Since the early 1800's, Irish people have emigrated in large numbers to many parts of the world. Close economic and cultural ties exist with countries where a significant proportion of the population is of Irish descent. These include Australia, Britain, Canada, New Zealand and the United States.Diplomatic relations are maintained with 89 countries.
With a view to encouraging a sense of public ownership of foreign policy, the Government is to publish a White Paper on Foreign Policy in mid-1995. As part of the preparations for the White Paper, a series of open seminars dealing with aspects of foreign policy were held at venues throughout the country in 1994 and early 1995. The topics covered included Development Cooperation, Human Rights, the United Nations and Peace-Keeping, and the European Union and the future evolution of European Security.
Ireland has been a member of the United Nations since 1955, and has been active in efforts to maintain international peace and security in accordance with the UN Charter. Ireland has twice served on the Security Council, in 1962 and in 1981-2. The Defence Forces have served with distinction in many UN peace-keeping missions and a significant proportion of their personnel is deployed on UN service today. Members of An Garda Síochána (the police force) have also served in UN peace-keeping operations in recent years (see Police, page 57 and Defence, page 60).During the plenary debate at the commencement of the General Assembly each year the Minister for Foreign Affairs has traditionally taken the opportunity to outline the Government's approach to global problems and to inform Member States of developments in relation to Northern Ireland.
Ireland supports UN specialised agencies such as the UN High Commission for Refugees, the UN Development Programme, the International Labour Organisation and the World Health rganisation. The country plays an active role in the Commission on Human Rights and in other UN fora in promoting universal standards of human rights. Ireland has been consistently involved in efforts to promote the limitation of arms, particularly nuclear weapons. The Nuclear Non-Proliferation Treaty originated in an Irish initiative at the UN General Assembly in 1958, and the country was first to ratify the Treaty.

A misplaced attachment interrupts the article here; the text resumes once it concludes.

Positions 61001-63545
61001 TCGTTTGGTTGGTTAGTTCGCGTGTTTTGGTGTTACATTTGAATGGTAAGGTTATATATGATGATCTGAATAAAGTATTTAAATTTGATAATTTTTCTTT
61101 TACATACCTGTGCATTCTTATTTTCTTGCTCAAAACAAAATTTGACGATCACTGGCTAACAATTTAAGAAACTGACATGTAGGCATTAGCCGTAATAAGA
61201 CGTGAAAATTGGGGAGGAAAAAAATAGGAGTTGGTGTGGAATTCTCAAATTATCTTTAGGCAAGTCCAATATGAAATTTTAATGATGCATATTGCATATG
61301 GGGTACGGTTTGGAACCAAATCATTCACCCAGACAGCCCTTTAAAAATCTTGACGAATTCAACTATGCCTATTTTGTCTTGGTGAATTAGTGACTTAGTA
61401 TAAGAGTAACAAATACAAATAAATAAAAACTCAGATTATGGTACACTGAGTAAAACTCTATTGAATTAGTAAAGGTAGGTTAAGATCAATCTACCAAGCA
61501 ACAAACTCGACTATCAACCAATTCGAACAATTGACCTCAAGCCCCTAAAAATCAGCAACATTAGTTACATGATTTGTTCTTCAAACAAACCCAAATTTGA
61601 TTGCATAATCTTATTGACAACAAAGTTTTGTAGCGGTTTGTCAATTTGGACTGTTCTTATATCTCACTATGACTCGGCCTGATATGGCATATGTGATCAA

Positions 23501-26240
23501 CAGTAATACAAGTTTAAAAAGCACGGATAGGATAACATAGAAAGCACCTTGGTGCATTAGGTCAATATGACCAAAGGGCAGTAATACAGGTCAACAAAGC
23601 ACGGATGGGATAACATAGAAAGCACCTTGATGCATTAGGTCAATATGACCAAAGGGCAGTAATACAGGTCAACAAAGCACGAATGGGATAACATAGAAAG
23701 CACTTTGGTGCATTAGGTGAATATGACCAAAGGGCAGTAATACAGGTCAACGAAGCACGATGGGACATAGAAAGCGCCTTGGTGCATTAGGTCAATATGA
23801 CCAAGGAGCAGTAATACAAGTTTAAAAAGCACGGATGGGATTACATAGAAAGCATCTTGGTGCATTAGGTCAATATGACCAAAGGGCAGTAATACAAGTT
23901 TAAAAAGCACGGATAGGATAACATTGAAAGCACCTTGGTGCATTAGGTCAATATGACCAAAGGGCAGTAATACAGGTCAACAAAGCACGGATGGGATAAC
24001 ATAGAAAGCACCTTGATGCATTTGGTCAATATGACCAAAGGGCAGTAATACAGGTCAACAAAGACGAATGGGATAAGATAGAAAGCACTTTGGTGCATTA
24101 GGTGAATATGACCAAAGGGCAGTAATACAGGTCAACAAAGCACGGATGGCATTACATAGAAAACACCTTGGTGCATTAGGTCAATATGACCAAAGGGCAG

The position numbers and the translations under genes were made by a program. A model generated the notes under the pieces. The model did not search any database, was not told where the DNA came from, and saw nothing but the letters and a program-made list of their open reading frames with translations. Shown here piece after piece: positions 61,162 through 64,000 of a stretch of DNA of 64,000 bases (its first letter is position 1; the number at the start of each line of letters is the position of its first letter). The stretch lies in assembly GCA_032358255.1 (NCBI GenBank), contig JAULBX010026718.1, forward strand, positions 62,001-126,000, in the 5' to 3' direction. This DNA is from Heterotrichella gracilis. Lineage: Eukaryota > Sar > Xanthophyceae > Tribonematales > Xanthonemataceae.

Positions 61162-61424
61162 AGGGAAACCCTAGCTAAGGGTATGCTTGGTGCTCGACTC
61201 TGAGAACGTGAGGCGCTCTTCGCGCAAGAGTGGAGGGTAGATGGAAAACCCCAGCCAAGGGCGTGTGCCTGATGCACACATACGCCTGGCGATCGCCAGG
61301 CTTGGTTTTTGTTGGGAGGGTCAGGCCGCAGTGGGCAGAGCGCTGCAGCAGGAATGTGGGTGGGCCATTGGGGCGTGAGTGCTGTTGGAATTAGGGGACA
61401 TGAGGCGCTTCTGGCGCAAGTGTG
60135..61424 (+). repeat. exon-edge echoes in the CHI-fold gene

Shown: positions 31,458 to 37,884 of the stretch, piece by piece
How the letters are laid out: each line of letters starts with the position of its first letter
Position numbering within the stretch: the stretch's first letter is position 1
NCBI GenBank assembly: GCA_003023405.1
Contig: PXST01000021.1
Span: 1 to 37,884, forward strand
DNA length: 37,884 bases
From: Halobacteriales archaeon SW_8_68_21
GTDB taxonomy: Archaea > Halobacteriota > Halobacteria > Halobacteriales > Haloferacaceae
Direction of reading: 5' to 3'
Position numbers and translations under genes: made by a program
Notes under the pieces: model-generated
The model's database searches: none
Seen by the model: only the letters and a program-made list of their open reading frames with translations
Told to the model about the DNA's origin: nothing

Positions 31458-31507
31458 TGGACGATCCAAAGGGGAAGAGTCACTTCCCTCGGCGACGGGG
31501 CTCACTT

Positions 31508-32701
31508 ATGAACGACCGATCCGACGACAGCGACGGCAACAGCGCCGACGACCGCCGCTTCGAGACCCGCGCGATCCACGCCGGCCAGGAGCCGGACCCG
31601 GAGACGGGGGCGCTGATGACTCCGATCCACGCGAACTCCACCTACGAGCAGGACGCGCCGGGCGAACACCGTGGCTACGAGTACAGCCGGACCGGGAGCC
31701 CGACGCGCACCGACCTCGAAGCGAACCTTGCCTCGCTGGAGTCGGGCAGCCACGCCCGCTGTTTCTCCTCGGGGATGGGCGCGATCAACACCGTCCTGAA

In 1949 Ireland was a founder member of the Council of Europe which brings together all European parliamentary democracies. Ireland is an active participant in the Conference on Security and Cooperation in Europe (CSCE), now renamed the Organisation for Security and Cooperation in Europe (OSCE). The CSCE played an important role in bringing an end to the East - West divide by developing agreed norms and principles governing security, arms control, human rights and cooperation on economic, social and cultural matters. Since the end of the Cold War, the CSCE has evolved into an organisation with a key role in the spread of democratic values and in the promotion of cooperation among all European countries. Ireland is committed to the further development of the OSCE as a pan-European security forum and to achieving a central role for the organisation in continent-wide security arrangements.
The following are some of the other international organisations of which Ireland is a member: Bank for International Settlements, European Bank for Reconstruction and Development (EBRD), Food and Agricultural Organisation of the United Nations (FAO), International Atomic Energy Agency (IAEA), International Bank for Reconstruction and Development (IBRD, also known as the World Bank), International Civil Aviation Organisation (ICAO), International Development Association (IDA), International Finance Corporation (IFC), International Telecommunications Union (ITU), Organisation for Economic Cooperation and Development (OECD), United Nations Educational, Scientific and Cultural Organisation (UNESCO), Universal Postal Union (UPU), World Meteorological Organisation (WMO) and the World Trade Organisation (WTO).
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